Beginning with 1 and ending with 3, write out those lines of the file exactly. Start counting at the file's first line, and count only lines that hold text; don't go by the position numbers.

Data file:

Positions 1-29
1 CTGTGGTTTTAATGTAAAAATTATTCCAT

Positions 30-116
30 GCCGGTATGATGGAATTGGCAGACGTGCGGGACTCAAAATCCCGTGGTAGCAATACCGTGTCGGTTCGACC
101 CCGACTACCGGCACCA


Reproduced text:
Positions 1-29
1 CTGTGGTTTTAATGTAAAAATTATTCCAT

Positions 30-116